If you’re not all that empathetic, you can learn to develop empathy. Science shows us how we can do this.

Let’s start from the beginning. Perhaps you didn’t know, but empathy is noticed as early as 12 months of age. It also differs between genders as well. Parents raise their children in different ways, and with these various degrees of upbringing, a certain level of empathy is initiated.

However, you can develop empathy as you grow, it doesn’t remain the same. And for those who feel they lack empathy or know someone who seems cold or distant, there are ways they can learn to be more empathetic.

Science says we can develop empathy

Neuroscientists discovered an area in our brain, which if ever damaged, can affect our ability to show empathy. Aside from this, we are primed to be social animals, but to different degrees. Most of our relationship skills are developed at an early age, but our ability to feel for others can grow all during our lives.

This means we can develop empathy in many unconventional ways. Check these out.

1. Reading books

While reading of all sorts can help develop empathy, reading fiction seems to have the biggest effect. The ability to read about things outside our own reality helps us build a relationship with things ourselves as well. If we can feel for a lonely dragon or a talking pig, we can surely connect in this way with people in real-life situations. It’s as if these stories prime our feelings and emotions so we can genuinely be there for others.

2. Practice patience

While being patient is not always an easy task, it can lead to becoming more empathetic to your fellow man. Patience helps us stop in the midst of turmoil and imagine how other people must feel going through similar situations.

If you’re angry with someone, before lashing out, take a few moments of patient retrospect and discover the truth behind these angry feelings. Patience allows you time to regroup and teaches you to develop an amazing amount of empathy.

3. Mindfulness

Another way to develop sensitivity and empathy is through mindfulness. Being aware of all physical sensations and breathing keeps us grounded. Meditation is part of mindfulness and can help center our minds on the present, thus giving us the ability to feel deeper sensations and connect with others our pure form.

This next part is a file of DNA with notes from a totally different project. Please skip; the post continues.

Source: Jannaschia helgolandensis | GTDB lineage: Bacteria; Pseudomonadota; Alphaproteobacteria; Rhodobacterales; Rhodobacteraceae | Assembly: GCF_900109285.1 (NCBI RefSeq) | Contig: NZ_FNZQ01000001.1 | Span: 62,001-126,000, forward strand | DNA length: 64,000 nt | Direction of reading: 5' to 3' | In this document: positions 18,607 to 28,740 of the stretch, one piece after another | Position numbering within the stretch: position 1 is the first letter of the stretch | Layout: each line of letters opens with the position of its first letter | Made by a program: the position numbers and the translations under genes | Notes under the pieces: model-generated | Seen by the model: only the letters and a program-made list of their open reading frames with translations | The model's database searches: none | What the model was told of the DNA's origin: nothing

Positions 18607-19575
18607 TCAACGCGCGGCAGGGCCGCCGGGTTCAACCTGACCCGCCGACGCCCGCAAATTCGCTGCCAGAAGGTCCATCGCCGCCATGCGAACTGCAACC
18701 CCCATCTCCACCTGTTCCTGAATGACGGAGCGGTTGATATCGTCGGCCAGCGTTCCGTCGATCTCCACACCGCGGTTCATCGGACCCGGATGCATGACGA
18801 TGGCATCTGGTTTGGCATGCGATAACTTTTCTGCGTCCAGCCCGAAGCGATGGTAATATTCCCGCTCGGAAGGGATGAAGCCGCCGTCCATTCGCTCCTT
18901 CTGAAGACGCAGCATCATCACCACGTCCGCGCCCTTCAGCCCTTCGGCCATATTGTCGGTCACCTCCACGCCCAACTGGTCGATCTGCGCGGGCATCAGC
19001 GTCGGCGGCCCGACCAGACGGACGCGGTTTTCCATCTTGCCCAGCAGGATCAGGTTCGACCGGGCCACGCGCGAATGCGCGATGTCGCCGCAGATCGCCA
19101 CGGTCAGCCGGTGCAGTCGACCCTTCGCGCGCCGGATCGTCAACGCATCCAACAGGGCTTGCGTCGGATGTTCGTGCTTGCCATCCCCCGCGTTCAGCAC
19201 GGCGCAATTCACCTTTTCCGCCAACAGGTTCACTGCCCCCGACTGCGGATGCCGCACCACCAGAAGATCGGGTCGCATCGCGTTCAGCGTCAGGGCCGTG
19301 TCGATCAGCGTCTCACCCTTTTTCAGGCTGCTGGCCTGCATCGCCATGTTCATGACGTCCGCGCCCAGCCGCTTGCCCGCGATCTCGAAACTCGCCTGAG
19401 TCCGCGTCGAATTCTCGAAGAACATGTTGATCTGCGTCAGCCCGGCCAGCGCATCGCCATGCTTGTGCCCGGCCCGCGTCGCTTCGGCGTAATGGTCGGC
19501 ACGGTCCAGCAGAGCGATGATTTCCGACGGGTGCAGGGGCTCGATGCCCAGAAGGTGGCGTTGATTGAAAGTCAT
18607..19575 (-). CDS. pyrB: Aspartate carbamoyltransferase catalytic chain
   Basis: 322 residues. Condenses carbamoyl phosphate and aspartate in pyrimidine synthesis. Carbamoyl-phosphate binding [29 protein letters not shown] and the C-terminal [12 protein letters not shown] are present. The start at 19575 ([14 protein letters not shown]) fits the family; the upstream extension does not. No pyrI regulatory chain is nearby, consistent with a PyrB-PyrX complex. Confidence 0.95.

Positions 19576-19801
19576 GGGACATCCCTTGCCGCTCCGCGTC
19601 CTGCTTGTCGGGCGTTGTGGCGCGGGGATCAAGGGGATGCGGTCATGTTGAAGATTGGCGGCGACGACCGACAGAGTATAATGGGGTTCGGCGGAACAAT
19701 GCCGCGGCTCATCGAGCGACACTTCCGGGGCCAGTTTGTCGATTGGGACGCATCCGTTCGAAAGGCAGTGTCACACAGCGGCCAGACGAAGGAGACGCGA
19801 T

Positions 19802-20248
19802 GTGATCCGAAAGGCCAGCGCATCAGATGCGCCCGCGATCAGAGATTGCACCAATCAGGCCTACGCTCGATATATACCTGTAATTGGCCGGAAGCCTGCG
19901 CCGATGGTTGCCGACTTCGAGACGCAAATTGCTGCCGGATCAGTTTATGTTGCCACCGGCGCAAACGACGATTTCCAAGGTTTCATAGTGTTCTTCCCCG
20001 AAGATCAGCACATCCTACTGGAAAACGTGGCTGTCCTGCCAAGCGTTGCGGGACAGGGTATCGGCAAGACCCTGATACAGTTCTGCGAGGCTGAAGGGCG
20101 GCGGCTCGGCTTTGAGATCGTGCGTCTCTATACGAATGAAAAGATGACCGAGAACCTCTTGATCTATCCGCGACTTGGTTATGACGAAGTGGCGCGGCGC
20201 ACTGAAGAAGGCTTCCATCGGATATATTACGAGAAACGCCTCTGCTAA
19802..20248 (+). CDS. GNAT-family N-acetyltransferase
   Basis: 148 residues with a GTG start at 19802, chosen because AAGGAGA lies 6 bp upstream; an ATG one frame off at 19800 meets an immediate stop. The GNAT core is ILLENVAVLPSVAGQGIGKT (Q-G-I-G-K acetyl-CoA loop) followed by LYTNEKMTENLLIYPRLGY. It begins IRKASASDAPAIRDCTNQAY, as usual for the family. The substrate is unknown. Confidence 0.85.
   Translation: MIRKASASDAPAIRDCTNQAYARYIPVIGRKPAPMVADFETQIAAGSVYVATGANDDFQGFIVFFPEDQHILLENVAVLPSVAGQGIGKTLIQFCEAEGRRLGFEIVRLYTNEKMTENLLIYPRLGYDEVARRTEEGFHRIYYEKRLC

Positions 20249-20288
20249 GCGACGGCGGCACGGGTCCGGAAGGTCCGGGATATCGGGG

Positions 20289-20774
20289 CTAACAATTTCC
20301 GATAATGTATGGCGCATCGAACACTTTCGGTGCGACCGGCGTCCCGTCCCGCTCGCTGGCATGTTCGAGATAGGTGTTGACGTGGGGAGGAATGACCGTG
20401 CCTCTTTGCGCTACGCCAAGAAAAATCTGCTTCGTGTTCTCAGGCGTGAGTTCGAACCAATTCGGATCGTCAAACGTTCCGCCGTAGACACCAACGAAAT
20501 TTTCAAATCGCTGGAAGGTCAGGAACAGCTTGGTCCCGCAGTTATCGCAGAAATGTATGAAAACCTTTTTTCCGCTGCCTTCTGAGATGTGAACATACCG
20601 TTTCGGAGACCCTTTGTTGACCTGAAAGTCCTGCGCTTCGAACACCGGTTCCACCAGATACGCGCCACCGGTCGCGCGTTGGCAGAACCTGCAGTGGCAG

As we learn to process our own pains or self-empathy, we will grow greater abilities to empathize with the pain of others. It’s like learning to step into someone else’s shoes.

4. Learning another language

Being bilingual can also help you learn to be more empathetic. This is especially true for small children learning multiple languages, maybe due to relatives of different cultures. As children learn, they must catch on to which language is being used, and catch on quickly.

This allows them to learn, not only words, but different feelings and emotions expressed differently from culture to culture. This can greatly develop a high sense of empathy from an early age.

5. Oneness/spirituality

To be truly empathetic, you must really care for others. Those who practice the spirituality of some sort, do, usually care about the lives of others, even to the point of giving things and going out of their way to help in larger ways.

One idea is spirituality is oneness. Some people believe we are all one in some form or way, and with this knowledge, we must treat others as we do ourselves, in the best way possible. Empathy can be developed through such practices if you feel inclined to try them out.

6. Creativity

I am a painter and when I work on a project, my sense of self seems to disappear. I seem to float out into the work itself. In ways, I seem to offer my abilities to other forms of inspiration separate from myself. Every time I finish a painting, and I can’t quite understand this, I feel this need to be a kinder and gentler person to others.

I also seem to feel more connected to the universe itself. I think maybe, being artistic is another way we can develop empathy.

We’re not static creatures, by no means

Never let anyone tell you that you cannot change for the better. You can always improve, in character and many other ways. And yes, you can develop a sense of empathy where you had none before. We are all human and we all have feelings. Whether they’ve been pushed down from past traumas, hardened by grievous circumstances, or just taught opposing views.

Being able to feel for others is important, after all, wouldn’t you want someone to empathize with what you’re feeling sometimes? It doesn’t take loads of immediate work to cultivate empathy, it just takes consistency and patience.

Over time, you will have changed so much, you won’t even be able to recognize that old hard heart anymore. It will have been replaced by a soft fleshy one…a heart that feels and cares for the life and love of our fellow human beings.

References:

  1. https://greatergood.berkeley.edu
  2. https://lesley.edu

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